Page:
Setting up Cloud Trace for Python

You can enable Cloud Trace for Python applications by using OpenCensus. OpenCensus is a set of instrumentation libraries for collecting trace and metric data that work with multiple backends. For the latest details about OpenCensus for Python, along with additional documentation and examples, go to census-instrumentation/opencensus-python.

Installation and configuration

Install the OpenCensus packages using pip:

pip install opencensus
pip install opencensus-ext-stackdriver

Update your application to import the Stackdriver exporter and the OpenCensus tracer packages. Your application must also instantiate StackdriverExporter and Tracer objects:

from opencensus.ext.stackdriver import trace_exporter as stackdriver_exporter
import opencensus.trace.tracer

def initialize_tracer(project_id):
    exporter = stackdriver_exporter.StackdriverExporter(
    tracer = opencensus.trace.tracer.Tracer(

    return tracer

For more information on the exporter, see OpenCensus Tracing.

If you are running on Google Cloud infrastructure, then you don't need to set project_id to your Google Cloud project ID. If you don't set this field, the client library for Python automatically gathers this data from a Google Cloud metadata server.

If you aren't running on Google Cloud infrastructure, then you must supply your Google Cloud project ID to your application.

Regardless of your infrastructure, when you don't explicitly set the Google Cloud project ID, the google-cloud Python library, which is invoked by OpenCensus, automatically determines if the environment variable GOOGLE_CLOUD_PROJECT is set, and if so, the library uses the value of GOOGLE_CLOUD_PROJECT as your Google Cloud project ID. For more information on authentication when using client libraries, see Authentication. For general information, see Getting started with authentication.

To set the environment variable, do the following:

Linux or macOS

export GOOGLE_CLOUD_PROJECT=your-project-id


set GOOGLE_CLOUD_PROJECT=your-project-id



Performance optimization

To reduce the performance impact of reporting trace data, have this data sent by a background process. To configure background reporting of trace data, include transport=AsyncTransport when initializing the StackdriverExporter.

Configuring your platform

You can use Cloud Trace on Google Cloud and other platforms.

Running on Google Cloud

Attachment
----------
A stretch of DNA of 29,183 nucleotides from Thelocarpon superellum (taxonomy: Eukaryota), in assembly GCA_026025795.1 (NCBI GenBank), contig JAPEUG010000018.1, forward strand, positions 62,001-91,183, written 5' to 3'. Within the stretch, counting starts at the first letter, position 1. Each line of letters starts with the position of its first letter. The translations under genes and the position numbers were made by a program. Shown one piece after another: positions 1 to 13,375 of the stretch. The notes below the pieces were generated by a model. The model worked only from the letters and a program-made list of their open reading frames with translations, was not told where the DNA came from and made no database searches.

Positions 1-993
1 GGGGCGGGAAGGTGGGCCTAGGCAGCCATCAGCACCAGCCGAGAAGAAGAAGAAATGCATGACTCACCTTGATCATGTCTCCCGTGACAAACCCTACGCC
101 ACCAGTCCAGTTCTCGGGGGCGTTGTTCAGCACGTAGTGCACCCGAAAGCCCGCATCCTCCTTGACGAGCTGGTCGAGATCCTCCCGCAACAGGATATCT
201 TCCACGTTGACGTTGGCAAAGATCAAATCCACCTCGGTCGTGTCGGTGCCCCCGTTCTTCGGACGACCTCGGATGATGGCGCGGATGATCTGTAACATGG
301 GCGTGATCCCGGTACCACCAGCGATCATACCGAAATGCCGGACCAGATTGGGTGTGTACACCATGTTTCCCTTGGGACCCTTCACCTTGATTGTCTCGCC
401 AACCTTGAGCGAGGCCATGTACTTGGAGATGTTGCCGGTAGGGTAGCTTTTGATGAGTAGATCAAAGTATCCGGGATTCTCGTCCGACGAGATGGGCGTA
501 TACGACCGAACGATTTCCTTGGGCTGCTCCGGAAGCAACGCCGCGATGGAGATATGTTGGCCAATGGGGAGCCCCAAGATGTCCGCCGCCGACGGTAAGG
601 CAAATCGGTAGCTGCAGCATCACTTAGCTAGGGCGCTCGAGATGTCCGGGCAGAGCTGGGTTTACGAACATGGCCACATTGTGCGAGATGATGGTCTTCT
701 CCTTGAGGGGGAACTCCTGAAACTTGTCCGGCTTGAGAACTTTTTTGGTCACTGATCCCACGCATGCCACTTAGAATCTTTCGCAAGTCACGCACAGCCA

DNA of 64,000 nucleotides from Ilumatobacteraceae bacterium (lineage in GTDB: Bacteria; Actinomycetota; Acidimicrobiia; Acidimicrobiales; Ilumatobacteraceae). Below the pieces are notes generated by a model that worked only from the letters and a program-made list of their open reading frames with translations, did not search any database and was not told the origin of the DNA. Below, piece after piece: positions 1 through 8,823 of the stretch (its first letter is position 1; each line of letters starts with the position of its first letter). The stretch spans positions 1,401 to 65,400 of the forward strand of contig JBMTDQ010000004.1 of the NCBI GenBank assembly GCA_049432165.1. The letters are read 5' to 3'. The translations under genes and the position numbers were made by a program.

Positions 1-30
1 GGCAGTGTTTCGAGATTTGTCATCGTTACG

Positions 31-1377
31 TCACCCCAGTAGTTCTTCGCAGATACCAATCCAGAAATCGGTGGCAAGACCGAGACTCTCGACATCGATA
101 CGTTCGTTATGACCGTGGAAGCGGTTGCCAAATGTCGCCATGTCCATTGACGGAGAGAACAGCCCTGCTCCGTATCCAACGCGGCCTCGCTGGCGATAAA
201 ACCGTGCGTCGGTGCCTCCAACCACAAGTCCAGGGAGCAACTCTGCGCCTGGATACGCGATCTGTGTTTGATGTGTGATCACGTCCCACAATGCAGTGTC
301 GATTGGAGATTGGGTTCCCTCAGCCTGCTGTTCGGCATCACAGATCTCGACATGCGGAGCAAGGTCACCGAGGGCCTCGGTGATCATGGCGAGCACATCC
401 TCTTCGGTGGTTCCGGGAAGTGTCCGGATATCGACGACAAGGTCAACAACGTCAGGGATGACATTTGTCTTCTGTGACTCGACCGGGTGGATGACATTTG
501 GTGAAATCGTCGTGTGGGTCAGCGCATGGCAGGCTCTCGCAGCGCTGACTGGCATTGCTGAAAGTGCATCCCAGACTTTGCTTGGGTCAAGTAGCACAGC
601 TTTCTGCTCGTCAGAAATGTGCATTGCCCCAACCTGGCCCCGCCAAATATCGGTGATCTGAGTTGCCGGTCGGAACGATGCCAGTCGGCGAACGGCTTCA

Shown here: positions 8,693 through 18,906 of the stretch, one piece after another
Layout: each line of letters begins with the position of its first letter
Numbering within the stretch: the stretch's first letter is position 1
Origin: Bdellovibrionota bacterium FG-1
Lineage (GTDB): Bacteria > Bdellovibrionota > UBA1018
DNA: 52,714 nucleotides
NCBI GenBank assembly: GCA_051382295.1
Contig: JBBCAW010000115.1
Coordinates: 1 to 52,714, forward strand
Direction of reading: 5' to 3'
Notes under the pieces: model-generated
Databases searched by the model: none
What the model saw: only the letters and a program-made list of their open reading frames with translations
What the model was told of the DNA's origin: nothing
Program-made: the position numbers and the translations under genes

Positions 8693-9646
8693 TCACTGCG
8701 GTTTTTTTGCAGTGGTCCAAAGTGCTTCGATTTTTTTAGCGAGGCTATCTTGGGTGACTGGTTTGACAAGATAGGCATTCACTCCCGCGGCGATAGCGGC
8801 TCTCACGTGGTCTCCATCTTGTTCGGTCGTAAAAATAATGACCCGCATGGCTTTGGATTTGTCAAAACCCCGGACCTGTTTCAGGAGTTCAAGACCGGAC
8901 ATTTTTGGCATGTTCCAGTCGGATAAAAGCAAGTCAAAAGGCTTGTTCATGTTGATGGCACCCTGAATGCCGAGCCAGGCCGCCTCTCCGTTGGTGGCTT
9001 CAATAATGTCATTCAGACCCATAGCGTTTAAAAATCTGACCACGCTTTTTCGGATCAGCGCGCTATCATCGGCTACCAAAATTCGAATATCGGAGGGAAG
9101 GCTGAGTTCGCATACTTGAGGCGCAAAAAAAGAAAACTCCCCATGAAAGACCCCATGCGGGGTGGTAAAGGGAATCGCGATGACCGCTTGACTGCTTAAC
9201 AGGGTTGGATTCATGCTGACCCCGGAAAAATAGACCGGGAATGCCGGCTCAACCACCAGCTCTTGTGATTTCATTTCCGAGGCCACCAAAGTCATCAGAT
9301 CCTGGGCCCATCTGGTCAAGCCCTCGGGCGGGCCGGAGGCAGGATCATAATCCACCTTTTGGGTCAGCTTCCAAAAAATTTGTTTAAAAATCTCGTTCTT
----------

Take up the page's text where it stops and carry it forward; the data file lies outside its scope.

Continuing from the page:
When your application is running on Google Cloud, you don't need to provide authentication credentials in the form of a service account to the client library. However, you do need to ensure that your Google Cloud platform has the Cloud Trace API access scope enabled.

For the following configurations, the default access-scope settings enable the Cloud Trace API:

  • App Engine flexible environment
  • App Engine standard environment

  • Google Kubernetes Engine (GKE)

  • Compute Engine

If you use custom access scopes, then you must ensure that Cloud Trace API access scope is enabled. For gcloud users, specify access scopes using the --scopes flag and include the trace.append Cloud Trace API access scope. For example, to create a GKE cluster with only the Cloud Trace API enabled, do the following:

gcloud container clusters create example-cluster-name --scopes=

Running locally and elsewhere

If your application is running outside of Google Cloud, then you must provide authentication credentials in the form of a service account to the client library. The service account must contain the Cloud Trace agent role. For instructions, see Creating a service account.

Google Cloud client libraries use Application Default Credentials (ADC) to find your application's credentials. You provide these credentials by setting the GOOGLE_APPLICATION_CREDENTIALS environment variable:


    export GOOGLE_APPLICATION_CREDENTIALS=path-to-your-service-accounts-private-key


    set GOOGLE_APPLICATION_CREDENTIALS=path-to-your-service-accounts-private-key



Sample Flask application

For a sample Python application that utilizes Flask, see the Trace Quickstart.

For details on how the application was instrumentated to capture Trace data, see Instrumentation.

Viewing the traces

After deployment, you can view the traces in the Cloud Console Trace Viewer.

Go to the Trace Viewer page


For information on troubleshooting issues with Cloud Trace, go to the Troubleshooting page.